It’s very difficult to describe life changing experiences. Standing on Gold Harbour beach at 5.30am witnessing the sheer volume of life and realising the absolute fragility of the planet, exacerbated by man…… was like no other moment in my life.

Me, aged 2 in the snow

How do passions begin? There was no ‘aha’ moment for me. Looking back with hindsight, I was always drawn to penguins and snow. Perhaps being an early February baby, meant I liked cold snowy days – my first memory of about 2 years old, is playing in the snow!

I can’t pinpoint my fascination with Penguins, just distant childhood memories of zoo visits, where they were the animals I spent the most time looking at. Seeing penguins in their natural habitat was my life dream but visiting Antarctica and South Georgia felt unachievable.

About 10 years ago, our fortunes turned a small corner, coupled with a close family member’s move to Australia and a visit was planned with the chance to see the Little penguin up close at Philips Island, off the coast of Melbourne. My quest had begun!

Not everyone has passions – I seem to have been granted with many, along with a personal relationship where they are not only encouraged but actively supported. As hubby and I sat that night at Phillips Island, ‘being a stone’ so as not to frighten the penguins coming into their burrows from the sea, in sowesters and a howling gale, we were spellbound by these beautiful and comical marine birds. As they chattered and tumbled up the beach, falling over each other in an attempt to safely reach their burrows, I was in total wonder at nature.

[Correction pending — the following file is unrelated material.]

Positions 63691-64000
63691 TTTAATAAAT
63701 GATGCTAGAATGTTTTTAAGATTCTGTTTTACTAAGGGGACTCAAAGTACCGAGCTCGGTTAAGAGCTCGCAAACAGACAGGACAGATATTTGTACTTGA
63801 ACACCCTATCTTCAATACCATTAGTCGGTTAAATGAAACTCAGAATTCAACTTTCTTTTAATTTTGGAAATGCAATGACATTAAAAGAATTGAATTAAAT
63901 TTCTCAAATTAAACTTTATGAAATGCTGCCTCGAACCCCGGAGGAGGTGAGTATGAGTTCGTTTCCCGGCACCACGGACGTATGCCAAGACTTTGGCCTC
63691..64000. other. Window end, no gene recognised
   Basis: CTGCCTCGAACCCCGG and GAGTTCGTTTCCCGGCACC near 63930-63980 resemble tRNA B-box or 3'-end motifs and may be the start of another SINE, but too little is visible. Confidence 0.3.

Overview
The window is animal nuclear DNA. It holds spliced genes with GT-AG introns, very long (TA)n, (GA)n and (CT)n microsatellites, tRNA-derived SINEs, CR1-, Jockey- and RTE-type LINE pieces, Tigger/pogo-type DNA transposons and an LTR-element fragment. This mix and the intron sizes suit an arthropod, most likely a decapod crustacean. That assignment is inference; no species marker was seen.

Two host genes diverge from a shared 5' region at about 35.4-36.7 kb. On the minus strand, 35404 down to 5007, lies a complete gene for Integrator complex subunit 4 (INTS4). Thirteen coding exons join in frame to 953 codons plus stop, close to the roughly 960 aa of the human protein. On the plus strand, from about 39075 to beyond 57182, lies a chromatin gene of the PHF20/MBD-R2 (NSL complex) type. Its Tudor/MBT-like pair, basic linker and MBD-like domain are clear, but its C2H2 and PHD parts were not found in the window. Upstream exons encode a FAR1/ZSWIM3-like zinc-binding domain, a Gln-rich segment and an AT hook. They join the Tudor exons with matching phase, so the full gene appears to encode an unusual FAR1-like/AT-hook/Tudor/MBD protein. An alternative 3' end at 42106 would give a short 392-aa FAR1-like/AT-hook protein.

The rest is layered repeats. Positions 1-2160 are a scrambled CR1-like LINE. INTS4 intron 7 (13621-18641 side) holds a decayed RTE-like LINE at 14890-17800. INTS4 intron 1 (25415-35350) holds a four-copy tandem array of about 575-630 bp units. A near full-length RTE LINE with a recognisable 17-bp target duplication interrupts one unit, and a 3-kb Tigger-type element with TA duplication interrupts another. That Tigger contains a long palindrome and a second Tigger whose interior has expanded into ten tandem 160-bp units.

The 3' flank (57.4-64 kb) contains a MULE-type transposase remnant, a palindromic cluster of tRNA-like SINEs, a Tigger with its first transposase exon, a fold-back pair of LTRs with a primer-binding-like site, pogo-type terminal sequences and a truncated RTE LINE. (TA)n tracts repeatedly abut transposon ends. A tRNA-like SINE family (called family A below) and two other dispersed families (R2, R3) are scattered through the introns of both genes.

Two years later, a trip to New Zealand presented the opportunity to see Yellow Eyed and the Little Penguins again at Otega Peninsula, Dunedin. Not in very many numbers at the time, but still an achievement!

Another two years passed and a Hurtigruten brochure arrived – we had recently been on a Norwegian Northern Lights trip with them, and had really enjoyed this type of ‘cruising’. A small, educational ship, with experts on board sharing their knowledge of the local wildlife and region. We made an early booking, 18 months ahead, to go to South Georgia and Antarctica on a new fully electric ship.

Initial hopes were dashed, but patience brought knowledge and excellence. There is always a reason!

Two or three months before departure date, the trip was cancelled – the new boat build was delayed. The replacement offer from Hurtigruten no where near matched our original booking.

Initial ‘gutted’ feelings gave way to ‘thank goodness that was cancelled’, as through more research we realised it wouldn’t have been the trip for us! With over 100 passengers, trips ashore were restricted – quite rightly to protect the environment – but could have meant we would not have been able to get off the ship at all of the stops, and of course could miss penguin sightings!

Swoop Antarctica a specialist travel agent, were just brilliant!!! They work with the operator Polar Latitudes and I can’t recommend their trips enough. They are as responsible and sustainable as they can possibly be. Our trip was gifted with incredible scientists, climatologists, historians, ornithologists – all sorts of specialists for that region plus onboard citizen science programs. I didn’t even know these existed! Coupled with just under the key 100 guests, all excited, interested and passionate it made for the trip of a lifetime.